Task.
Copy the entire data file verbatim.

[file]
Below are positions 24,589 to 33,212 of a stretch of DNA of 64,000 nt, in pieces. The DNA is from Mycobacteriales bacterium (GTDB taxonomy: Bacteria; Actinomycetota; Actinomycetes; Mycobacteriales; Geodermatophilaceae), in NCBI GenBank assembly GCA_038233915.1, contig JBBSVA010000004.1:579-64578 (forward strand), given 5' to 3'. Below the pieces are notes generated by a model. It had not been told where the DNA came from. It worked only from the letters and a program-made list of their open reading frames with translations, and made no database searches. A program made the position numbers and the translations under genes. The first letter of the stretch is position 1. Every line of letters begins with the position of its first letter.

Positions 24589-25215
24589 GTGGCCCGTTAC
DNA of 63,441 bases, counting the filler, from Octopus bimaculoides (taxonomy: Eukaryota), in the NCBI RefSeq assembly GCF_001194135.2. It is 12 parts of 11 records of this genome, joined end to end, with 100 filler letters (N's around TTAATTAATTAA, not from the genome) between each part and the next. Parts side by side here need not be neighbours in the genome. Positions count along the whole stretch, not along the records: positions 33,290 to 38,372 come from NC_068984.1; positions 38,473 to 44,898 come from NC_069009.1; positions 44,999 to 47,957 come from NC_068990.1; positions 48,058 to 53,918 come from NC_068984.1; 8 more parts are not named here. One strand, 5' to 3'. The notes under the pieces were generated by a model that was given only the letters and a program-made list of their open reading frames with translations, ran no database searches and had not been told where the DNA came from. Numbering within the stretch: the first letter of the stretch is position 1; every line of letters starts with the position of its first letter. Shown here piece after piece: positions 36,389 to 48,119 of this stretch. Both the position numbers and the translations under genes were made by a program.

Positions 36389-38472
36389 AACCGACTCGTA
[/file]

Below are positions 24,589 to 33,212 of a stretch of DNA of 64,000 nt, in pieces. The DNA is from Mycobacteriales bacterium (GTDB taxonomy: Bacteria; Actinomycetota; Actinomycetes; Mycobacteriales; Geodermatophilaceae), in NCBI GenBank assembly GCA_038233915.1, contig JBBSVA010000004.1:579-64578 (forward strand), given 5' to 3'. Below the pieces are notes generated by a model. It had not been told where the DNA came from. It worked only from the letters and a program-made list of their open reading frames with translations, and made no database searches. A program made the position numbers and the translations under genes. The first letter of the stretch is position 1. Every line of letters begins with the position of its first letter.

Positions 24589-25215
24589 GTGGCCCGTTAC
DNA of 63,441 bases, counting the filler, from Octopus bimaculoides (taxonomy: Eukaryota), in the NCBI RefSeq assembly GCF_001194135.2. It is 12 parts of 11 records of this genome, joined end to end, with 100 filler letters (N's around TTAATTAATTAA, not from the genome) between each part and the next. Parts side by side here need not be neighbours in the genome. Positions count along the whole stretch, not along the records: positions 33,290 to 38,372 come from NC_068984.1; positions 38,473 to 44,898 come from NC_069009.1; positions 44,999 to 47,957 come from NC_068990.1; positions 48,058 to 53,918 come from NC_068984.1; 8 more parts are not named here. One strand, 5' to 3'. The notes under the pieces were generated by a model that was given only the letters and a program-made list of their open reading frames with translations, ran no database searches and had not been told where the DNA came from. Numbering within the stretch: the first letter of the stretch is position 1; every line of letters starts with the position of its first letter. Shown here piece after piece: positions 36,389 to 48,119 of this stretch. Both the position numbers and the translations under genes were made by a program.

Positions 36389-38472
36389 AACCGACTCGTA